More Kentuckians Are Getting Health Insurance Through Their Jobs, Poll Says
The rate of uninsured Kentuckians has dropped—and the number of people with employer-sponsored coverage continues to rise, according to a new poll released Thursday.
Fifty percent of Kentucky adults are insured through their employer or their spouse's employer, according to the latest Kentucky Health Issues Poll found.
In 2012, 37 percent of adults had coverage through an employer or a spouse's employer.
The poll also shows that 29 percent of Kentucky adults have some type of public health insurance and and 9 percent have some other type of insurance.
The current uninsured rate is 12 percent; in 2013 it was 33 percent.
The Kentucky Health Issues Poll suggested that Kynect, Kentucky's state-based health insurance exchange, was the reason for the drop in the uninsured rate.
Last year, more than 521,000 pepole enrolled in Kynect.
"There was a lot of demand," Carrie Banahan, executive director of Kynect. "There was a lot of interest—people learned for the first time that they were eligible for health insurance coverage."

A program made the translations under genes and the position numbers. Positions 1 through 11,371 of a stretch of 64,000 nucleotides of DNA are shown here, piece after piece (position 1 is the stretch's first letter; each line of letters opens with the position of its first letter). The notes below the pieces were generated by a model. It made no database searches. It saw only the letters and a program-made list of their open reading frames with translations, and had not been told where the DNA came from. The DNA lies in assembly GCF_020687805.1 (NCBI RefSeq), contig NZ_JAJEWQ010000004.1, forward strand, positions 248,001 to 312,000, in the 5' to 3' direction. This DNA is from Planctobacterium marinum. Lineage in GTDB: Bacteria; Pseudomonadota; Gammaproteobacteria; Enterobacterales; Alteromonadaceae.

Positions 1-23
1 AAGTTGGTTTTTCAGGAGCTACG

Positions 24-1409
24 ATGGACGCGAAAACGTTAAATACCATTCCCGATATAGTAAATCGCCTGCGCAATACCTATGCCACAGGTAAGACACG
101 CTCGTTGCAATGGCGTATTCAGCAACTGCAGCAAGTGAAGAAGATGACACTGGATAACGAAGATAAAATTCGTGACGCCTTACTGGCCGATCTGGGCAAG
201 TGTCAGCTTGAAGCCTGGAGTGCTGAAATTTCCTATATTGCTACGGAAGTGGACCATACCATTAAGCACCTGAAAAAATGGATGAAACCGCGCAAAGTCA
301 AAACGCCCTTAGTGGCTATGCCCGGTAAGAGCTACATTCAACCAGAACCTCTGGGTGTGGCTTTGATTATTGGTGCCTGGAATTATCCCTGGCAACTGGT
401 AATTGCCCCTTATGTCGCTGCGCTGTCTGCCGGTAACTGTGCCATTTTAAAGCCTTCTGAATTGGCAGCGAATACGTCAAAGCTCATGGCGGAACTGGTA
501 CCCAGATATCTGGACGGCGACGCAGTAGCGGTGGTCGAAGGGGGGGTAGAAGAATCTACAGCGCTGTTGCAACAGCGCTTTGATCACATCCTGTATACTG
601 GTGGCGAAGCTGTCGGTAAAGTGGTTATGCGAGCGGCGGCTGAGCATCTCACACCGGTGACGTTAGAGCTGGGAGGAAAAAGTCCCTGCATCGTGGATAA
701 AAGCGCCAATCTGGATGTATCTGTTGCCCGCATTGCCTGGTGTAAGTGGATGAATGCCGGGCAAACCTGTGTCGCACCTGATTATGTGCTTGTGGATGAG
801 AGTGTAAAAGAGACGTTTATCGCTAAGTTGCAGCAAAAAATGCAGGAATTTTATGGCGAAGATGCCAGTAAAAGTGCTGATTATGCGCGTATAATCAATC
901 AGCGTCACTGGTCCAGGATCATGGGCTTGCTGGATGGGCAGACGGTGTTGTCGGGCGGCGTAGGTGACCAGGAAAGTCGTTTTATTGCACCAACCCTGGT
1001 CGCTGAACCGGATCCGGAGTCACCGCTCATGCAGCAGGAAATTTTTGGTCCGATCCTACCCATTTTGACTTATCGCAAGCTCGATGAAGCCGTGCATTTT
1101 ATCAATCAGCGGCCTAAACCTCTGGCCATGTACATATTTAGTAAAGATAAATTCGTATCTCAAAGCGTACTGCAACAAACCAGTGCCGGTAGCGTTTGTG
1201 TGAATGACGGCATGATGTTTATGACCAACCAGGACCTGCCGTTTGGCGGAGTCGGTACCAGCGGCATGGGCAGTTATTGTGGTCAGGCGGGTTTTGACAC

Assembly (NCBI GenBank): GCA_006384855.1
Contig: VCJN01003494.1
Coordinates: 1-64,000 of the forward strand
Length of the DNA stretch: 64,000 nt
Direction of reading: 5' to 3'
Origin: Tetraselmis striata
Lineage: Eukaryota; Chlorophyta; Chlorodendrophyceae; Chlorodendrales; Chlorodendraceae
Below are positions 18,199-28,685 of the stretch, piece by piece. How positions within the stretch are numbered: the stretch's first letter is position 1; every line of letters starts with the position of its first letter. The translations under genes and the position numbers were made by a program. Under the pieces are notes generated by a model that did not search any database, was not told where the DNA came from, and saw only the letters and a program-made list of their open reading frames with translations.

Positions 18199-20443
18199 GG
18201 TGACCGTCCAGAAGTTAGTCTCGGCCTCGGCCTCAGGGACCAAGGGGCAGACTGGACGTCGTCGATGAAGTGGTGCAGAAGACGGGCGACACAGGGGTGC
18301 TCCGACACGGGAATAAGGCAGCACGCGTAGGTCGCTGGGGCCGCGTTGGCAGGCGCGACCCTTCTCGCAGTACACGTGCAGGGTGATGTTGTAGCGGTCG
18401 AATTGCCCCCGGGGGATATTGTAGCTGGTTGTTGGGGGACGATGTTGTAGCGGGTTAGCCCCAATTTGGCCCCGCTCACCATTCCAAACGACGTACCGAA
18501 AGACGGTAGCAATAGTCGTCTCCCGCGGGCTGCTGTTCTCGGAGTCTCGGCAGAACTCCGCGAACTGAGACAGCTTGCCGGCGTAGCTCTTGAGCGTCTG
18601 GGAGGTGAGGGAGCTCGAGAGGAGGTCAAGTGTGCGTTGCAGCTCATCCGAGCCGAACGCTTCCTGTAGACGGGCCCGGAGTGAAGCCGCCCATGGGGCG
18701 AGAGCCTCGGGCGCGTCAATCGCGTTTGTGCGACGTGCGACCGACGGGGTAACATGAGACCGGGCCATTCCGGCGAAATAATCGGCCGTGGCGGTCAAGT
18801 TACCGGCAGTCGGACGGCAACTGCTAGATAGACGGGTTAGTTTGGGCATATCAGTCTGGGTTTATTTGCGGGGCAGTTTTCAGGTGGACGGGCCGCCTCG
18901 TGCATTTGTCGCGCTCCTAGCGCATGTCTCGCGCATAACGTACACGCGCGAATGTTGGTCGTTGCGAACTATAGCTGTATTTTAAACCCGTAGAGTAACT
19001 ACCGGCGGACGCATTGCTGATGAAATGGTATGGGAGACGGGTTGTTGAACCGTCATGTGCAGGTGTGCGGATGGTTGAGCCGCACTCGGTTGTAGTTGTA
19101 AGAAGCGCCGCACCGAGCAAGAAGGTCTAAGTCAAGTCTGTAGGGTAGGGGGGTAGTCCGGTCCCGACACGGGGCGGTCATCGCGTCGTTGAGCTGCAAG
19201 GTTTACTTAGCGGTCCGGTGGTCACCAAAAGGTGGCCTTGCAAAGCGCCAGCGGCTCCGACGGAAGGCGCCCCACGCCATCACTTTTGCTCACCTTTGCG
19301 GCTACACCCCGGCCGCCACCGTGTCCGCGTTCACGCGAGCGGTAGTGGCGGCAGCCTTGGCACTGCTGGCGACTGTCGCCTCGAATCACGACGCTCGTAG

Uninsured rates for individuals and families living at or below the federal poverty line also declined.
Only 12 percent of Kentucky adults living at or below 138 percent of the federal poverty limit—people earning as much as $11,490 for an individual and $32,499 for a family of four—reported being uninsured.
In 2013, 34 percent of people living at or below 138 percent of the FPL were uninsured.
With open enrollment ending Sunday, Kynect is targeting individuals who may be unaware that they are eligible for a subsidy to help pay the cost of health insurance, Banahan said.
The poll was funded by the Foundation for a Healthy Kentucky and Interact for Health, formerly the Health Foundation of Greater Cincinnati. (The Foundation for a Healthy Kentucky is part of the partnership for WFPL’s Next Louisville: Community Health project.)
The poll was conducted between Oct. 8 and Nov. 6. Researchers from the Institute for Policy Research at the University of Cincinnati interviewed 1,597 adults throughout Kentucky by telephone.